The Hartford Institute for Religion Research puts out a free powerpoint presentation on Megachurches. They show the amazing increase in number of megachurches, and they have grown in size also.
Unfortunately, they don't address what I opened this discussion on, namely that 90 to 95% of all megachurch growth is pure transfer growth according to their own people. Look at their slides on evangelism:
Maybe they do, but this question isn't necessarily asking about evangelism. This just says they invite people to come. Are they inviting Christians, or non-Christians? We don't know, but this chart is not revealing on that question. It does not prove what the title says.
This says they are willing to talk about their faith, but not many seek opportunities. Again, I don't see evidence here that people are witnessing, or if they are witnessing, that the church is winning non-Christians. Our studies show they are not. They go on to say megachurches do other things for outreach:
But none of these things has anything to do with evangelism! This could be a good list of ways to attract more Christians to your church.
This study is an intriguing example of how some studies may appear to show evangelism, but might not actually show that when it comes to megachurches. We still have no authoritative, reliable study on composition of megachurches.
Thursday, January 31, 2008
Posted by Dennis at 2:49 PM
Tuesday, January 29, 2008
Emergent blogger Bob Robinson went to hear D. A. Carson speak on the emergent church in Akron, OH. He quoted Carson as saying, "the Emerging Church is making a plea for authenticity. That’s good. But since the Emerging Church does not use the Bible as its standard of what is authentic or not (relying more on feelings and cultural acceptability), then the authenticity has to be called into question."
This brings up a good point I've thought about quite a bit. How do we define authenticity in Christianity? And how would we recognize it in today's world? Here is where the pragmatic definition of truth runs into trouble. If we define authenticity in pragmatic terms (truth is what works for me), where do we end up? Pretty hard to say.
The notion of "working" can be pretty subjective. What does it mean when we say something "works?" Is Osteen's church "working" when he attracts 47,000 in attendance? Well, he still hasn't matched Sung Myung Moon's success. Unfortunately, while I believe results matter, in the absence of objective guidelines for what God considers success, results tell us nothing. Carson is right. Only scripture can give us the spiritual standards by which to judge results.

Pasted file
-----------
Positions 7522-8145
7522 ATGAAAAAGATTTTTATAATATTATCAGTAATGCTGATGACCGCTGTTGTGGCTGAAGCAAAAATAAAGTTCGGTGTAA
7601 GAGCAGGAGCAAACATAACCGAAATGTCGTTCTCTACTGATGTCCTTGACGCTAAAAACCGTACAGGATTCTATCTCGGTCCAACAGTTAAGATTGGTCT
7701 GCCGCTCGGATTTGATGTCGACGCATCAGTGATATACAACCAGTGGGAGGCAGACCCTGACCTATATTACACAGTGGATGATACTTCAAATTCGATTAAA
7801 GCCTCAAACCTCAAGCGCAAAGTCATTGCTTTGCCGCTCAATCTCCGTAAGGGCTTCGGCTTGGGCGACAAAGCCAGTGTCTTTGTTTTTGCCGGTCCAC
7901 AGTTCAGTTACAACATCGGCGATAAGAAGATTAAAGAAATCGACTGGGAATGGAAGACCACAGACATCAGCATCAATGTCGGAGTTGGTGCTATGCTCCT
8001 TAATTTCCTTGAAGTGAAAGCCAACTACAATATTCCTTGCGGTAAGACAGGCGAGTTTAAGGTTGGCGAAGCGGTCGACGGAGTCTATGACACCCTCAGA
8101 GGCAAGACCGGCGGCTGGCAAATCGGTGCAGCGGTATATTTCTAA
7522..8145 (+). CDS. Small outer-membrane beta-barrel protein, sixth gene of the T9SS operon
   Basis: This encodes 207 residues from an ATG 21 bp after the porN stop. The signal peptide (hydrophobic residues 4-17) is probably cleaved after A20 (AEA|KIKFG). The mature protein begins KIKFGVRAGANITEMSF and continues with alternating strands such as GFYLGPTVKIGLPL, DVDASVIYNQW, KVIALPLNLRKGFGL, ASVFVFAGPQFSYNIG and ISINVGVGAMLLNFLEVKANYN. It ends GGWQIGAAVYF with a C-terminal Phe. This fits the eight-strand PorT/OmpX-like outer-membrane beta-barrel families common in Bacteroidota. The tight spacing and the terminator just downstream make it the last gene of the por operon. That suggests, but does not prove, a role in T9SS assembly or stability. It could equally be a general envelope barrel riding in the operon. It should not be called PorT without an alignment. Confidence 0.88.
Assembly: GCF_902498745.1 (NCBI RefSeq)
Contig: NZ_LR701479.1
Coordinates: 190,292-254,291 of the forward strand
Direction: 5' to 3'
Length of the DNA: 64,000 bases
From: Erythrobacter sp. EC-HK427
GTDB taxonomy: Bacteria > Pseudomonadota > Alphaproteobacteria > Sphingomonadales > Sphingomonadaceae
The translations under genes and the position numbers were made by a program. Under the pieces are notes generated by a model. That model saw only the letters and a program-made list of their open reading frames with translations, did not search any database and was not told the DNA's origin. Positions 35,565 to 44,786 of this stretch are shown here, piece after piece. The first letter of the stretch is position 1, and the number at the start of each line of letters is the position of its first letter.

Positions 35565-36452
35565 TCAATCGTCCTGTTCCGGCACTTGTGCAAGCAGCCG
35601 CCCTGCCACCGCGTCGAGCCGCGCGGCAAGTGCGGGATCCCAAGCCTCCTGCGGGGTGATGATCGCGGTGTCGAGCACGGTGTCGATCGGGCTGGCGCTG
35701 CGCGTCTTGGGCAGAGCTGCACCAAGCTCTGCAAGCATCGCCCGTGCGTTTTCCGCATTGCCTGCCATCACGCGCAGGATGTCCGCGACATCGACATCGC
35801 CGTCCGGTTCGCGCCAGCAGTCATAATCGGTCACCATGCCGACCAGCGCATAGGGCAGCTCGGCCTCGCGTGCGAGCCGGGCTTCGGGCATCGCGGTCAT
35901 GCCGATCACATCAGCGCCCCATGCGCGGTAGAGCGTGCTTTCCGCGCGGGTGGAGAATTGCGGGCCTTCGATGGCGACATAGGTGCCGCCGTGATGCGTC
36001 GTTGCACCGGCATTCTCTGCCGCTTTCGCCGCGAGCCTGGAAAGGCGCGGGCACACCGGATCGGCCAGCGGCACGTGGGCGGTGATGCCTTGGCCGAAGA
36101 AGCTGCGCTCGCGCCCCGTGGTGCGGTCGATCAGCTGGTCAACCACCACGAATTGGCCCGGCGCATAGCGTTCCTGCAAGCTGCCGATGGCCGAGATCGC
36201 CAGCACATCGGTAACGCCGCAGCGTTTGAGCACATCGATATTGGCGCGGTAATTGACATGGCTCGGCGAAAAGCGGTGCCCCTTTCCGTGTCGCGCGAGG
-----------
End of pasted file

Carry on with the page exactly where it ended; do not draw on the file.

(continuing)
Christians should spend time pondering what God teaches on this question. Exactly what are we looking for when we say "this approach works?" What do others say on this? What can we get from scripture? There must be multiple answers.
This is at the heart of the question when it comes to authenticity. Authenticity isn't just a feeling we get because people are being intense. It has to mean that our service for God is real; that God is working in our midst. How would we know?
Posted by Dennis at 9:52 PM
Monday, January 28, 2008
At Monday morning insight Bernie says,
"Another reason why I tend to megachurches, in general, is because they tend to promote "Churchianity" rather than true Christianity (corrupting the Gospel). Keeping the main institution alive takes so much money and time that outreach is severely affected. Then they bring in false teaching about tithing in order to bring in money, to add insult to injury. From experience, they usually also have a "big tent" mentality, which means tolerating all kinds of evil teachings like the prosperity gospel, because they don't want to offend anyone (the donors)."
I wonder about this too. I just bought the new book by Ron Sider called The Scandal of the Evangelical Conscience.: Why Are Christians Living Just Like the Rest of the World? That's a good question. Why is divorce just as high with so-called "born agains" as it is with non-Christians, according to Barna? Why is fornication rampant in big evangelical churches? Why is no discipline practiced? Every single I've met from one big area church in our city during the past few years was fornicating--including a pastor's son! Nobody seems to care. When couples in our church fall into sin, they know they can to go this church or several others and nobody will say anything just because they are living together. In fact, nobody would have any way to know.
How much difference would it make for huge churches if they practiced church discipline? What if fornication wasn't allowed in the church? What if churches knew enough about their people to realize they were in sin in the first place? What if the church preached against greed instead of extolling it? Would that decrease church growth, or increase it? And should the church take an interest in regulating behavior? Or should we just preach the truth and let the chips fall?